And now, a word from our writer:
Begrudgingly, here’s my 2018 top-10 rap list. There are many like it, but this one is mine. I hate (love?) the snobbery around list season, I hate the way Industry Twitter’s crying about Spotify number posts as if we don’t use Google and every day, and I don’t have a true formula to the number placement. I just go for “How good are you at what you do?” and “How well is your world built in this universe?” I’ve surely missed something you love, and I hope there’s plenty for you to discover here. Before you let my opinion blow you that much, remember it’s mine and you not finna beat my ass about it. Not like you couldn’t with relative ease, but because you’ll let your anger subside and remember I’m one man with one opinion. Now, let’s be all arbitrary and miserable together as we rejoice in the greatest American art form. Honestly, there’s no way to stay mad about writing about this shit, I actually get to do this for a living. Wow. Fuck. Jacques Webster adlib reverb voice. IT’S LIT!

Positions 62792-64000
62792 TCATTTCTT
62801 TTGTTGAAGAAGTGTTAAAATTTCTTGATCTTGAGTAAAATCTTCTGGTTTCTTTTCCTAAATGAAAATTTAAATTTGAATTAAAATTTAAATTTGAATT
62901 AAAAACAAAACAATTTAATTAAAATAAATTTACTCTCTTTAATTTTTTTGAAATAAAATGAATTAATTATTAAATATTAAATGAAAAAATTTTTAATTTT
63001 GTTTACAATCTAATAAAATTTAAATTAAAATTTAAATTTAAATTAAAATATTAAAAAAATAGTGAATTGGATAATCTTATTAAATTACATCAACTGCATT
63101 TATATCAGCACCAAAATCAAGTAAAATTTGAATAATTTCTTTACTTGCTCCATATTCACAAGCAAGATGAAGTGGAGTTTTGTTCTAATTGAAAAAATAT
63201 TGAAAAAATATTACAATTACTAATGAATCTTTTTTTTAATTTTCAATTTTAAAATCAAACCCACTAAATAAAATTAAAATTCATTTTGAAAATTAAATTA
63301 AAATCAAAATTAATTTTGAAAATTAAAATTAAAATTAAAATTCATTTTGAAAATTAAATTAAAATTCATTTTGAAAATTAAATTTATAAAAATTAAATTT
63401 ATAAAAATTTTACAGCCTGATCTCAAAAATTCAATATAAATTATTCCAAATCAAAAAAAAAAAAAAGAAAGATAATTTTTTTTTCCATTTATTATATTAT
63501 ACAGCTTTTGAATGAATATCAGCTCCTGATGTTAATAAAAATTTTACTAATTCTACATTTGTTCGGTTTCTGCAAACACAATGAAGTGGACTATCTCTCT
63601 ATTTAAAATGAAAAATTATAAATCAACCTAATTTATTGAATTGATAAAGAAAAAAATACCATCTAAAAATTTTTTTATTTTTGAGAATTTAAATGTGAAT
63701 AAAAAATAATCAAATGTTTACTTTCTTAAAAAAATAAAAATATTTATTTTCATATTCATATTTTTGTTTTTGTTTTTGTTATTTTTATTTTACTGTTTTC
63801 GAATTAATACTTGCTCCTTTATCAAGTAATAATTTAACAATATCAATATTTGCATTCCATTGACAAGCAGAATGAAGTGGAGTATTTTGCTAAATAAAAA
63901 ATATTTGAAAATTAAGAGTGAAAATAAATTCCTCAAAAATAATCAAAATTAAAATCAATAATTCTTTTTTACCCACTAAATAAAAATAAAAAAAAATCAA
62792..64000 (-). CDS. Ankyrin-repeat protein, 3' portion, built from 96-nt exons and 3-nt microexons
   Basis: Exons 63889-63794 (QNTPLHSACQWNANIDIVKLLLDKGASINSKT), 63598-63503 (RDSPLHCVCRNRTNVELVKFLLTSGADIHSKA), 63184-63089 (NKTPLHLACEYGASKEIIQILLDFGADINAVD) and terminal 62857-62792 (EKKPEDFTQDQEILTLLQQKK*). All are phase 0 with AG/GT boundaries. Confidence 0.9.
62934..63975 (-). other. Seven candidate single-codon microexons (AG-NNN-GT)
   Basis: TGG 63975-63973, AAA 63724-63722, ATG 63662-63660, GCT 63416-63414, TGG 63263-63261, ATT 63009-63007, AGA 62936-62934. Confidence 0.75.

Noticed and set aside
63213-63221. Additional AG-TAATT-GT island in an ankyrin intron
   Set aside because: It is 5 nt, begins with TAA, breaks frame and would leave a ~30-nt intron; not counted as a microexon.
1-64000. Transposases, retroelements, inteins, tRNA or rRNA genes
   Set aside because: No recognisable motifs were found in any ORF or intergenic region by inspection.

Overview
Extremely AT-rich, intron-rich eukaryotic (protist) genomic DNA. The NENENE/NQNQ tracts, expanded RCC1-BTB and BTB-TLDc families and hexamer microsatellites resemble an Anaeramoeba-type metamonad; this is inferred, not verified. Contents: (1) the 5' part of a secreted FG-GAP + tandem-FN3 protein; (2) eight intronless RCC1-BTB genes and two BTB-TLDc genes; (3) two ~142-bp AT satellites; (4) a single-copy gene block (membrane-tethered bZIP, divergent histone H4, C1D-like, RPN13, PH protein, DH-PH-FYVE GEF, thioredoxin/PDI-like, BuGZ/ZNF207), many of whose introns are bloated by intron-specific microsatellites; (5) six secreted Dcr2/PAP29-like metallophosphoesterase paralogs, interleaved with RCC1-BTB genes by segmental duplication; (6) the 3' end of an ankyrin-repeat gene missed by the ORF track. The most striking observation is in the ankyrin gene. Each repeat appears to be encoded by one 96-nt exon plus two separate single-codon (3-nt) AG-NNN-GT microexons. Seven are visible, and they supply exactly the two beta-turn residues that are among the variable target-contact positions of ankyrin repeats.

At the weird G.O.O.D. Music Opening Night thing in Chicago, King Push did every record from this album in quick succession — minus the robe he wore on tour — to minimal ‘Fuck Drake’ chants. The funniest thing I noticed between my inner backpacker possessing me to yell and shake the homie Caleb by the shoulder every time we hit the bars together: “If You Know You Know” dropped and some of these fools tried to mosh to it. This wasn’t that: The MAGA Ye beats unwind and unfurl, the bass doesn’t signal the jump response. Push is the focus, as incisive and spiteful as ever. I don’t know how many (breathe in) bar-driven rappers can make folks congregate like this without pivoting to radio over five times, and I’m thankful for that. I’m tired of the Solo Push slander; I think Mr. Thornton was, too. And, contrary to popular belief, I can say that while reminding the timeline that this shit is Still Not a Classic.